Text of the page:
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Armoire redirects here. See also Armoire desk.

A wardrobe, also known as an armoire from the French, is a standing closet used for storing clothes. The earliest wardrobe was a chest, and it was not until some degree of luxury was attained in regal palaces and the castles of powerful nobles that separate accommodation was provided for the apparel of the great. The name of wardrobe was then given to a room in which the wall-space was filled with cupboards and lockers, the drawer being a comparatively modern invention. From these cupboards and lockers the modern wardrobe, with its hanging spaces, sliding shelves and drawers, evolved slowly.

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Italian Made Wardrobes

In the last 10 years wardrobes from Italy have become more common in the UK & US markets. The new wave of contemporary wardrobes are noted for their modularity & flexibility as they can be built from a single cupboard to large numbers of cupboards, with the ability to install hanging rails, shelves, dividers & storage accessories in any part of each cabinet (working with the rows of pre drilled internal holes). There have been a number of developments in door finishes as well, with various types of handles, coloured & mirrored glass, lacquer & wood veneers all being combined to give the wardrobe an attractive appearance, or in some cases match other bedroom furniture. Wardrobe accessories have also become more sophisticated, taking their inspiration from kitchens, & recent inventions include full length vertical pull out cupboards to store hats or handbags & specialist pull out shoe staorage. Common accessories are internal chests of drawers, pull out baskets, pull out shelves & hanging rails with a handle & gas mechanism so they can be hung at the very top of the wardrope (typically 2.2 metres or more) but pulled down te reach the clothing when needed. Italian made wardrobes ae designed to combine the very best of aesthetics & use of space & are being used as inspiration by companies manufacturing inexpensive high street wardrobes. [1]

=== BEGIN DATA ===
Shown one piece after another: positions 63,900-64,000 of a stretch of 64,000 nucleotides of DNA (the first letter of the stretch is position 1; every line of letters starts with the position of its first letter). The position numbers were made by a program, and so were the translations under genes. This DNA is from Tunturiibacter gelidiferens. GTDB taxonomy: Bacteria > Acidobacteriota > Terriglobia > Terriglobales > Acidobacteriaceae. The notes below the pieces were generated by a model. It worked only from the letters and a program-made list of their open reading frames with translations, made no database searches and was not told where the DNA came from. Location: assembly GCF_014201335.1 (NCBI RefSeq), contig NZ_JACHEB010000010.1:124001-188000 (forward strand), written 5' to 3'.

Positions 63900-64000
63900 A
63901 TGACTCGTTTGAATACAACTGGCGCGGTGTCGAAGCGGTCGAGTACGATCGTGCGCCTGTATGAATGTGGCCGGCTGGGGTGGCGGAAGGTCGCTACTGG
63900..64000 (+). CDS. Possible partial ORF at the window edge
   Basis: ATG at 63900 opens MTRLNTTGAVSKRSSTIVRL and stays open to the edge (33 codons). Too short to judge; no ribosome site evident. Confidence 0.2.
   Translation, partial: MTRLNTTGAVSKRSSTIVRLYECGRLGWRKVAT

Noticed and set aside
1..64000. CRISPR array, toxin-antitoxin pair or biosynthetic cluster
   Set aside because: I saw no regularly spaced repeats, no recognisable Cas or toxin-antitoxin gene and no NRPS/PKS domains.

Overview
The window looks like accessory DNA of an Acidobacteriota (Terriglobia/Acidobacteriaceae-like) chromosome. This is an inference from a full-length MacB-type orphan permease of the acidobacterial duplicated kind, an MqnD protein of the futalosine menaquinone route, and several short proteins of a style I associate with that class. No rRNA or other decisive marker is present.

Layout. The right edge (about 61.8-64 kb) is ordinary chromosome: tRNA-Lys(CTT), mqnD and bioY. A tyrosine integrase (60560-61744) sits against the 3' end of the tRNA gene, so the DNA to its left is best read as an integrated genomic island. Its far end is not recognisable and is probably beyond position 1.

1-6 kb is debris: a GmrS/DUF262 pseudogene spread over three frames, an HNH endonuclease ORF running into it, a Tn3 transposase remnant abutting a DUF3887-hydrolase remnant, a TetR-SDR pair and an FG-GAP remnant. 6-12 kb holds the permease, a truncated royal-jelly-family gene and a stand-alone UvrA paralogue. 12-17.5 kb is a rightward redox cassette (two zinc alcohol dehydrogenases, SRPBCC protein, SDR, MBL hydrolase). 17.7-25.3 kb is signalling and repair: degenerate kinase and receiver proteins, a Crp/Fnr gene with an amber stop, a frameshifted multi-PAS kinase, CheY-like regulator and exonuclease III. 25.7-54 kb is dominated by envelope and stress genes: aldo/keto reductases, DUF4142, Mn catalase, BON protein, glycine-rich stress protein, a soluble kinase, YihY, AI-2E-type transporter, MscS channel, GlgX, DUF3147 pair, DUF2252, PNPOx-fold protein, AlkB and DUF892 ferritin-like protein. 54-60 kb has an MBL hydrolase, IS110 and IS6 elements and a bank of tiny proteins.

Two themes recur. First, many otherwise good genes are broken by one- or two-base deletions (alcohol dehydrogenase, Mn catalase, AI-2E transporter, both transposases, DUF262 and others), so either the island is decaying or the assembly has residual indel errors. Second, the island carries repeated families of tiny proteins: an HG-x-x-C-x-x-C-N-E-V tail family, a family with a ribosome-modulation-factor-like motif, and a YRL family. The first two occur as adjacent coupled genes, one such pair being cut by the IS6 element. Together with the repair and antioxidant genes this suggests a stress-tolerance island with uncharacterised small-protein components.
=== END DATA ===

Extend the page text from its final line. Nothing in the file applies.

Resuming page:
Italian wardrobe


See also

 This article incorporates text from a publication now in the public domainChisholm, Hugh, ed. (1911). Encyclopædia Britannica (11th ed.). Cambridge University Press.